SLC announces renaming, rebranding of Indigenous Student Centres

St Lawrence College has announced the renaming and rebranding of the Indigenous Student Centres at its Kingston, Brockville, and Cornwall campuses. The centres have been renamed the Waasaabiidaasamose (Whah-sah Bid–eh–so–may) Indigenous Centre in honour of Knowledge Keeper Helena Neveu, who has become a full-time Knowledge Keeper In-Residence at SLC. Neveu will promote health and well-being at the centre, as well as work on increasing awareness of Indigenous history, traditions, and culture. “I have an inexhaustible desire to help students strive for their personal excellence through Indigenous education and land-based training,” said Neveu. “Chi Miigwitch, St Lawrence College, for this incredible gift.” The Whig | SLC (ON)

Preparing to find an academic job in a changing job market: Opinion

The academic job market has changed over the last year, write Brian J Rybarczyk and Meredith Jeffers, and those who are looking for jobs should prepare for the job search process as if it is a research endeavor. The authors provide key insights on today’s job search environment, including that experience with online teaching is a lower priority for employers, while diversity is a higher priority. Rybarczyk and Jeffers advise applicants to prepare a thoughtful CV and cover letter, to create research statements that highlight their future vision, and to write teaching statements that demonstrate how they will interact with students. “The goal is to communicate your value, expertise and skills that will make you the ideal candidate,” conclude the authors. Inside Higher Ed (Editorial)

HEC signs international partnerships to offer Essentials of MBA program abroad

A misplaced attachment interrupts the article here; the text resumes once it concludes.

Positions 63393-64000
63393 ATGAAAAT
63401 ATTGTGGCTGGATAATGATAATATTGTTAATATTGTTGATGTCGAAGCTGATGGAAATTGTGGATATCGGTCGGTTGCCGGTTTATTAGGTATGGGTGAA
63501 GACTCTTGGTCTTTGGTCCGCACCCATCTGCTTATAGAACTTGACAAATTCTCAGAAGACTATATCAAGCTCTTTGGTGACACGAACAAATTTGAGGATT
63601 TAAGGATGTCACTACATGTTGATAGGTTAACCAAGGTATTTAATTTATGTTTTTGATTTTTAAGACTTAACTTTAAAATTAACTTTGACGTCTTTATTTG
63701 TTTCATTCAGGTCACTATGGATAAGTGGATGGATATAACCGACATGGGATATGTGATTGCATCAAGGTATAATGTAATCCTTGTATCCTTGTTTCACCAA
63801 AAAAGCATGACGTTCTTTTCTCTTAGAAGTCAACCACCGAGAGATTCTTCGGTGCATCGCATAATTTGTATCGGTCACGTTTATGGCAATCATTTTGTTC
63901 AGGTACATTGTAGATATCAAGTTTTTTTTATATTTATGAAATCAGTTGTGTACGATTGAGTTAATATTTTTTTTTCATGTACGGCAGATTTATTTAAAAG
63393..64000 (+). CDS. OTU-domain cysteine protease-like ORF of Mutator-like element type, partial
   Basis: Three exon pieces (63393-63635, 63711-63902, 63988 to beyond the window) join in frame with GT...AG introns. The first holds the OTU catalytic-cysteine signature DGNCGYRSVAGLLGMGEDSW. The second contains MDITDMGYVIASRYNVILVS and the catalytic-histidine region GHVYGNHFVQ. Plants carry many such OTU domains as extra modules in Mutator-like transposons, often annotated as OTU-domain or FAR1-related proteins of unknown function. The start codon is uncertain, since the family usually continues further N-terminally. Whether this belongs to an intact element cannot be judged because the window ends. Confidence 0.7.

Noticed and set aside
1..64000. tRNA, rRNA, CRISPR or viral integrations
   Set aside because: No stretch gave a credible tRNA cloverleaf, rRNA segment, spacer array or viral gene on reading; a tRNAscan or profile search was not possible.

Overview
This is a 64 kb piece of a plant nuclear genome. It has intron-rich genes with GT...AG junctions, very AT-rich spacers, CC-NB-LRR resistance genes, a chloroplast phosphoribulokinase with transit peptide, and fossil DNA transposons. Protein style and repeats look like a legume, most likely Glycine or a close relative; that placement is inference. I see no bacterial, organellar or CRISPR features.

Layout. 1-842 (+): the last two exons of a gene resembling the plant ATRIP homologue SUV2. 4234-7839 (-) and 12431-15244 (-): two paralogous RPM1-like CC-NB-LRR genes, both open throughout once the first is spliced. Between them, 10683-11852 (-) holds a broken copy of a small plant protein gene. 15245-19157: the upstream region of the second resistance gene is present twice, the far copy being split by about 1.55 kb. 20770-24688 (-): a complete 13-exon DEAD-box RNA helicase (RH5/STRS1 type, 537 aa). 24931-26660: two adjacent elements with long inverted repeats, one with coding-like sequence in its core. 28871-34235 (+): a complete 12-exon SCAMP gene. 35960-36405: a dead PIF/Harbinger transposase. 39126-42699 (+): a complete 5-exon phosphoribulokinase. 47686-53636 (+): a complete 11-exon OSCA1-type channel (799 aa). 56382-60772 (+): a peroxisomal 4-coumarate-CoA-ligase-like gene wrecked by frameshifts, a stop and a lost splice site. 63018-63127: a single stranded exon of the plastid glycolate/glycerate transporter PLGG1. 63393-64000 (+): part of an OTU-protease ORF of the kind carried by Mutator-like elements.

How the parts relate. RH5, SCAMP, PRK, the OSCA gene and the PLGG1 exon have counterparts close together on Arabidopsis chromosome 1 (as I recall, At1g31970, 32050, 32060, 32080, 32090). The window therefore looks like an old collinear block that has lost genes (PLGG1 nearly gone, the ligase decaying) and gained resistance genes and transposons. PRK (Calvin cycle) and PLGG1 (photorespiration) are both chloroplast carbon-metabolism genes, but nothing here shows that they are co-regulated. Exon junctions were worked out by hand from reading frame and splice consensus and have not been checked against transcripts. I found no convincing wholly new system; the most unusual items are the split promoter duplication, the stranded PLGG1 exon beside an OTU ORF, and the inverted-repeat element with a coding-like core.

HEC Montréal has announced that it has signed new international partnerships to offer its Essentials of MBA program to clientele based abroad. Partners include Asia-Pacific Broadcasting Union, Compagnie de bauxites de Guinée, Fondation Africaine pour l'Éducation, MDI-Algiers Business School, Mediterranean School of Business (MSB), and Société Nationale de Distribution des Pétroles – AGIL. The course is designed to accommodate the needs of students who are already employed. Students can choose to complete the program through the online format, which offers a condensed training program over 90 course hours, or the regular in-person format offered in each HEC partner’s country, which consists of 150 course hours completed over 8 to 10 months. HEC (QC)

Addressing the broken job track for humanities PhDs: Opinion

The lack of full-time, tenure-track jobs for humanities PhD is difficult to fix, writes Steven Mintz, who says that most of the burden of finding academic or alt-ac jobs falls on the student. The author encourages departments to address the issue by familiarizing students with job options both inside and outside of the academy, encouraging students to take internships, and integrating professional development throughout the graduate school experience. Mintz also encourages departments to allow students to prepare for a broader range of jobs by introducing more flexible program requirements and building bridges with potential employers. Finally, the author encourages faculty to push back against increased student-faculty ratios, as this increase has led to fewer faculty positions for PhD graduates. Inside Higher Ed (Editorial)

Northlands to establish Elders advisory council

Northlands College has announced that it will be establishing an Elders advisory council with the aim of reinforcing Northlands’ vision, missions, and outcomes. The council will consist of four members who will represent the Far North, northwest, northeast, and central locations and will provide guidance on understanding the people Northlands serves. Another aim of the council is to contribute to Indigenous initiatives and understandings of Indigenous culture, traditions, language, and protocols. “As part of our commitment to reconciliation, today we are honoured to unveil another action that reaffirms that commitment,” said Northlands CEO Guy Penney. La Ronge Now (SK)